Finally got the chance to get on my horse today. And I wasn't looking forward to it.
The entire time I was tacking up I was making silly excuses in my head about why we shouldn't do much today. The ring was going to be muddy. I should probably get home to finish the laundry. I had spent enough time at the barn already with the farrier appointment. I should certainly lunge him first. If he was nuts then maybe that was all we would do.
Because of a vacation last week, it had been a little over 2 weeks since our last ride. After tacking up we headed to the ring. I hooked on the lunge line and asked him to move out. He ambled away in a circle. After a minute or two I asked for a trot verbally. Nothing. I swung the lunge line at him. An ear flick. I THREW the lunge line at him. Ah... there is the trot. I needed the lunge whip but figured he'd wake up and didn't feel like going to gather it. A few more minutes into the lunging I realized that he was VERY quiet today. Okay... maybe close to asleep. I obviously did not need to lunge him to get the friskies out!
So I used my extra tall mounting block and got on. He was stiff but relaxed. We spent about ten minutes getting some more flexibility by counter bending, flexing and doing lots of circles and turns. Nice work.
Then he started getting anxious. Alternating between jigging and nearly stopping so he could look around. I wasn't sure what the issue was but figured I better stick with the walking because surely the trotting would lead to something nutty. I did a few trot circles ... but not many. What was wrong with him?
My friend was coming to ride the second half for me as my leg is still not all that strong and was I glad she came. When she got on, she realized he was stuck and moved him out. Really asked for an engaged and moving trot. Didn't worry about collection until she got him moving. He even offered a few really nice canter transitions.
Watching her ride I realized there was not a thing wrong with my horse. It was me. I was shutting him down because of fear. Each time he offered a flowing moving horse, I shut him down. I was afraid and it made no sense whatsoever. He was relaxed and happy. He was a good horse. He trusted me.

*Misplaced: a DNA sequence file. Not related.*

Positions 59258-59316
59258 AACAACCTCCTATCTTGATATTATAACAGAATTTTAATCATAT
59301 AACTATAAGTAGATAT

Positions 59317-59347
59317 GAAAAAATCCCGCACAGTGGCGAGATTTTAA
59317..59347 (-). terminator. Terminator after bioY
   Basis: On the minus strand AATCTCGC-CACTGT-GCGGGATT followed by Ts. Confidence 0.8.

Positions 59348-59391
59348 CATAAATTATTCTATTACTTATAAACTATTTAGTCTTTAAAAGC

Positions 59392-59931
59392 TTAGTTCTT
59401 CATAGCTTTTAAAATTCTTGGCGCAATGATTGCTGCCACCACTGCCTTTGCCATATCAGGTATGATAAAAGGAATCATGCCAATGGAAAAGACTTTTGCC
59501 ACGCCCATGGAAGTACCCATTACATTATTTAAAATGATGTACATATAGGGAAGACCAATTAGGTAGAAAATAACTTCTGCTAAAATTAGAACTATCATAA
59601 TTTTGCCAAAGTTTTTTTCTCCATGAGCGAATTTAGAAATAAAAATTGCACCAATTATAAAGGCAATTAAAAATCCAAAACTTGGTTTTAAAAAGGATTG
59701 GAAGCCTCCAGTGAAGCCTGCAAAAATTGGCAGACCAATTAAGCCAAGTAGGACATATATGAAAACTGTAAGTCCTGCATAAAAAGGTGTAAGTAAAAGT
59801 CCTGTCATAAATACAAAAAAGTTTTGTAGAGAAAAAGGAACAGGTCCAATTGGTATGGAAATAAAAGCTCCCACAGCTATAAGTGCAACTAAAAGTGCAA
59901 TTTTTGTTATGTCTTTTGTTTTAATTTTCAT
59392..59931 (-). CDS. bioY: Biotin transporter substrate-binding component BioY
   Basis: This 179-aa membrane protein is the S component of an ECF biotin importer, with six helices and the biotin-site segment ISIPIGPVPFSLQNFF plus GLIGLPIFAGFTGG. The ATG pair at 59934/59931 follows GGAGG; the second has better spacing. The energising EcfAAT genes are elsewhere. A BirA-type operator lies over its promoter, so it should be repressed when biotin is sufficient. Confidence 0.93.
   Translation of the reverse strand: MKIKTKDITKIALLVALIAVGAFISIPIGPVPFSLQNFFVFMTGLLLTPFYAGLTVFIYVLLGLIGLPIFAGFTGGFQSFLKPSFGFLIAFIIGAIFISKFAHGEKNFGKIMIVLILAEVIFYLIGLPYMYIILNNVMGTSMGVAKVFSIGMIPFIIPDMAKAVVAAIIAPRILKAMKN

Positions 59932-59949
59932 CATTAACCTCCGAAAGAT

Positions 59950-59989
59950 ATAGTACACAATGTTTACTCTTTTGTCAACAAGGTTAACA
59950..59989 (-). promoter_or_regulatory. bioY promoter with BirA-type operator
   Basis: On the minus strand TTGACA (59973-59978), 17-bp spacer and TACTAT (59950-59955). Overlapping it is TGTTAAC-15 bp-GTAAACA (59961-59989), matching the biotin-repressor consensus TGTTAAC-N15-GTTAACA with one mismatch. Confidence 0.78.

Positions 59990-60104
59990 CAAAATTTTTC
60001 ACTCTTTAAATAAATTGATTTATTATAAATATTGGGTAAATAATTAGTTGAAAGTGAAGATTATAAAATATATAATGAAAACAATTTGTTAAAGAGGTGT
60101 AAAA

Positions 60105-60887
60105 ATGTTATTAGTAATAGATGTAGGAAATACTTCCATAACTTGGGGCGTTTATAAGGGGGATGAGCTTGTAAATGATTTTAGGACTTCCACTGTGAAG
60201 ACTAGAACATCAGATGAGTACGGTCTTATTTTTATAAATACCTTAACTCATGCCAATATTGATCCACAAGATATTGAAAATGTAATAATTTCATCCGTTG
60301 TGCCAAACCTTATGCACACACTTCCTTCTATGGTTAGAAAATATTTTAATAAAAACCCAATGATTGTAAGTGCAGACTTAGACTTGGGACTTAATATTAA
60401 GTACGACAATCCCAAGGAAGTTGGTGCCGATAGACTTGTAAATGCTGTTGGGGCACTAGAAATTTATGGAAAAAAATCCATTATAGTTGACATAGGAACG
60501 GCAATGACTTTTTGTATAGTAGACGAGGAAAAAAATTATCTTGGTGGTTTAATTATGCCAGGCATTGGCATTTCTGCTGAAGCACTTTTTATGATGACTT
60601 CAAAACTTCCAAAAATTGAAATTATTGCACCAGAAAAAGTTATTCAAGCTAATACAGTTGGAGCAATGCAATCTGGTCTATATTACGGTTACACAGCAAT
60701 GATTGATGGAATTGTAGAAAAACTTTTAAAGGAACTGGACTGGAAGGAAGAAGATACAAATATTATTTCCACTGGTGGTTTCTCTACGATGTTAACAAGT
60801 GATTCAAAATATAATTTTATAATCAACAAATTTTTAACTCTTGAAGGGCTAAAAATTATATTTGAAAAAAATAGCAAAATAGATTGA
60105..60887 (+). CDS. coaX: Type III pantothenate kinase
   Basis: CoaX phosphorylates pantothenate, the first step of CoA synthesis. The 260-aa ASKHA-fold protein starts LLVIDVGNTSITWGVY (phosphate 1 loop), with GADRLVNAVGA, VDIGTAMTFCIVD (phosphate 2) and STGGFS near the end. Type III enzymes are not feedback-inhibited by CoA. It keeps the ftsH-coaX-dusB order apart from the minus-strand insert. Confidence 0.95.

Since I started riding again after my surgery I have been afraid. Its similar to the feeling you get after a fall. You get back on but in the back of your head you are imaging all the worst case scenarios. What if he takes off? What if my leg gets stuck in the stirrup and he moves off while mounting. What if he slips in the mud? What if.. what if...
I'm not sure why I am doing this but I am grateful to my friend for reminding me that its okay (and for coming out and riding my horse). Today was the first day I've ridden at home without someone there when I mounted. It was the first day I've ridden in 2 weeks. Its the first day that I've ridden there since a new horse arrived at the barn and disrupted the day to day living of Golly's routine. I had left my pony and the new horse in the stalls and the pony was yelling for her buddy. There was an airplane buzzing the ring during our ride. A cow mooing in the neighbors yard. They are all reasons to be a bit afraid. BUT.. all this existed for my friend as well and all went well as soon as she told him that she trusted him to move out and forward.
Best I can figure it that I am afraid both because of the still healing leg (I had my knee replaced recently for those readers who are just joining our journey) and because I haven't ridden much lately. Like most things. .... practice practice practice.... I just need to be in the saddle more and the old feeling of eager anticipation of the next ride will come back.